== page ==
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MAIB: “pinkie is no longer perkie”

What happened

The Marine Accident Investigation Branch Safety Digest 2/2022 includes an incident in which a crew member on a large cargo vessel lost part of their finger while passing through a hydraulically operated sliding door to an adjoining machinery space.  The door was fitted with a operating lever handle on either side. The crew member used their right hand to operate the lever handle and the door began to open to the right. The crew member walked through the doorway and placed their left hand on the lever handle on the other side, pushing it down once more to continue the operation.

Door operating handle – red circle indicates line of fire

What went wrong

The door opened fully, while the crew member kept their hand on the handle. As the door retracted fully, the crew member’s left hand became trapped between the handle and the doorframe, resulting in the little finger suffering amputation of the fingertip and nail above the first knuckle. It could not be reattached.

The door was not faulty: Subsequent inspection for technical, hydraulic and electrical defects found it to be in good working order.

Lessons learned (MAIB)

  • Training: automatic or powered doors are potentially very dangerous. Hydraulic and electric power-operated systems are unforgiving in their closing force and should be treated with respect. Crew should be provided with suitable training on both the safe use of these doors and the dangers of their unsafe operation;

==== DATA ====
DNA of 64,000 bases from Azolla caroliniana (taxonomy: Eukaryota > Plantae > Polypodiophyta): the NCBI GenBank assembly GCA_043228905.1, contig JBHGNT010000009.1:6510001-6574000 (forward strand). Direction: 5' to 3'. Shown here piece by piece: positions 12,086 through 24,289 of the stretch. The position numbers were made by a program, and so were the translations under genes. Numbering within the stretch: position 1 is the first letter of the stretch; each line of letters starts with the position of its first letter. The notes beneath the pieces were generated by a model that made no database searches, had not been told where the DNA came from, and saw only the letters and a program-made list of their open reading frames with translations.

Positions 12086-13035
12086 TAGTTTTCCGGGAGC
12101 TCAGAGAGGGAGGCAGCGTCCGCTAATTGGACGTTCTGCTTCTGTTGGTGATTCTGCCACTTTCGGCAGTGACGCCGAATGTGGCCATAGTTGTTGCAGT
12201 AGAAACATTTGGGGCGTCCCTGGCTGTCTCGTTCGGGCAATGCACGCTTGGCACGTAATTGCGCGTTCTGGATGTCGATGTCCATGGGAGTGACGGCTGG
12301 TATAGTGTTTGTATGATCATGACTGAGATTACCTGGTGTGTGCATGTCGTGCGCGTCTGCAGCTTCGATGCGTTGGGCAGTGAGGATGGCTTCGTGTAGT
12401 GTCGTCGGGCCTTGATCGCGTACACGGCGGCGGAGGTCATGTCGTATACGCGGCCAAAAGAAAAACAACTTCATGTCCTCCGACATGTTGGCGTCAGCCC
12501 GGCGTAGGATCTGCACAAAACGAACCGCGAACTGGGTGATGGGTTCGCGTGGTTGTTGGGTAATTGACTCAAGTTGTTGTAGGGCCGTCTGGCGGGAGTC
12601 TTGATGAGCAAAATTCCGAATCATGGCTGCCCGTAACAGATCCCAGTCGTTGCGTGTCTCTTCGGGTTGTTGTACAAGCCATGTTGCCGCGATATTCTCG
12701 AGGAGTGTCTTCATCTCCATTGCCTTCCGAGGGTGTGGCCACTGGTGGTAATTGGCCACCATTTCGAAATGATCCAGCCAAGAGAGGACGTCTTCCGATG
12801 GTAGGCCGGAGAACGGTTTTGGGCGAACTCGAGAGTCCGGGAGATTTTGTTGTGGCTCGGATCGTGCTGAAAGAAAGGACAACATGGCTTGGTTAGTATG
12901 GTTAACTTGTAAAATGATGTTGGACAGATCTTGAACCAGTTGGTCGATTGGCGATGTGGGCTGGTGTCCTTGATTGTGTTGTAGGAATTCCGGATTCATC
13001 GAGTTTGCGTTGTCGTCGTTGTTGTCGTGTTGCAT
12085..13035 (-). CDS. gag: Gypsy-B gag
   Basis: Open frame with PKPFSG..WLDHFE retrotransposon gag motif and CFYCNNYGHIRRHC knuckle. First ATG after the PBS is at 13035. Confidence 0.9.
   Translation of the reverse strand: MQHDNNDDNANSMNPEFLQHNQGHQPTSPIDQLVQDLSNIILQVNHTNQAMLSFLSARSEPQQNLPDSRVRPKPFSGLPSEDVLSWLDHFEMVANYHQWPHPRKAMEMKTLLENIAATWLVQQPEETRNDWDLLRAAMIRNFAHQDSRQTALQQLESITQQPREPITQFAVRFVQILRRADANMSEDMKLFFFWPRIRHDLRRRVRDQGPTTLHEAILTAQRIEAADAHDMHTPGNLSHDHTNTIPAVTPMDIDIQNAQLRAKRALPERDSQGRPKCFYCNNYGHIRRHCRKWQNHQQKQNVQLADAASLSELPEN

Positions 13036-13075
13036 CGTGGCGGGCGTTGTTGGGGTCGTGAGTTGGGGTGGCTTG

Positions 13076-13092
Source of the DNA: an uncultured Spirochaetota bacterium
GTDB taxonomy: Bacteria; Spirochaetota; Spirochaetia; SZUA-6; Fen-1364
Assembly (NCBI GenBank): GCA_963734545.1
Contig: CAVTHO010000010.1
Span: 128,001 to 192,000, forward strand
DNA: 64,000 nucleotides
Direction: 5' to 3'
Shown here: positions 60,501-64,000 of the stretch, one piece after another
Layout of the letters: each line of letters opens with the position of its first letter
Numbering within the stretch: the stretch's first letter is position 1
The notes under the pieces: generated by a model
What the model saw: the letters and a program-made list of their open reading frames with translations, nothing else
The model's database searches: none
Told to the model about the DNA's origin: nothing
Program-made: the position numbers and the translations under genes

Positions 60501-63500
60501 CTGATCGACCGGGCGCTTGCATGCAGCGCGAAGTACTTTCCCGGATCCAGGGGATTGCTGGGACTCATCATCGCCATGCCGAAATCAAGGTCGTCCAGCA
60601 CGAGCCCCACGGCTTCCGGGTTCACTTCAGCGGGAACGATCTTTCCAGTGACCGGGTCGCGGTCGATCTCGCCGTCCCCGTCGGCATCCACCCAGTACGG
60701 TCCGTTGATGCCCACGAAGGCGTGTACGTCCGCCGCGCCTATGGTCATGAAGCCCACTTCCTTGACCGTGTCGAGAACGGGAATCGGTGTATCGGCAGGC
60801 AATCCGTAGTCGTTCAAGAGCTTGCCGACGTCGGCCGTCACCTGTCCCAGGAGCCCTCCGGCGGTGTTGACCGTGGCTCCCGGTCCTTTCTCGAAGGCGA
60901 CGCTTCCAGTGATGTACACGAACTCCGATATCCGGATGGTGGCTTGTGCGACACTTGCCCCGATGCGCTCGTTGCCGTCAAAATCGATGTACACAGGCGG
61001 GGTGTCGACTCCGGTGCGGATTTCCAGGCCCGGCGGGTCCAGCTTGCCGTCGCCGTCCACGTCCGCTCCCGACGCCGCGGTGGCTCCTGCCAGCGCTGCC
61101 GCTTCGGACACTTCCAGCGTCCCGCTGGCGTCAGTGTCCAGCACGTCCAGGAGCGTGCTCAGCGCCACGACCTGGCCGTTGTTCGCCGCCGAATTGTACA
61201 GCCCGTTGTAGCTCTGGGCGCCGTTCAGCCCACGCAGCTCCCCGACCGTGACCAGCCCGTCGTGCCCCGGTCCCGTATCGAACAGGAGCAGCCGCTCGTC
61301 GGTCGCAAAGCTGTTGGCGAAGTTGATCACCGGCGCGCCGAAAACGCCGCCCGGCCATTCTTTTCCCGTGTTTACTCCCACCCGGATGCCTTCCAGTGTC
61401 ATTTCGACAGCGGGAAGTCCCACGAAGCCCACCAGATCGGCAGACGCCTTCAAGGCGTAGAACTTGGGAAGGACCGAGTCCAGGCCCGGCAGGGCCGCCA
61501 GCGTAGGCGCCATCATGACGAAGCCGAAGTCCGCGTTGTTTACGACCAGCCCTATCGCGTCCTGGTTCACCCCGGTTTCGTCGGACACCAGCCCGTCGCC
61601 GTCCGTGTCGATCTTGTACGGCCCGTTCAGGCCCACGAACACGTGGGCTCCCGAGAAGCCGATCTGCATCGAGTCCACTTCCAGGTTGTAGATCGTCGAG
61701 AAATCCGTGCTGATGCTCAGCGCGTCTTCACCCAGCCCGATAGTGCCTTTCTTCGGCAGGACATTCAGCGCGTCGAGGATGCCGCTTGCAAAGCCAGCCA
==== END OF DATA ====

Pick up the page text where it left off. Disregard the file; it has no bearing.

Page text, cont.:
• Procedures: If we go through a powered door often, it is easy to forget the dangers and take shortcuts such as walking through the door before it has fully opened. Previous accidents have sadly resulted in more serious injuries than those suffered in this case, and sometimes death;
  • Awareness: Entrapment is a hazard often associated with moving machinery and wariness is the watchword. There should have been no need for the crew member’s hand to remain on the door’s operating lever and this action indicates insufficient knowledge of the system;
  • Short cuts: if the operator was attempting to take a shortcut, then a greater understanding of the system would have been required to understand the dangers of doing so. Lack of understanding of how a system will work when shortcuts are taken, and the potential consequences, are a good enough reason not to take short cuts.

Members may wish to refer to:

IMCA will bring further reports from this MAIB Safety Digest in the next few Safety Flashes.

Safety Event

Published: 30 November 2022
Download: IMCA SF 27/22

Relevant life-saving rules:
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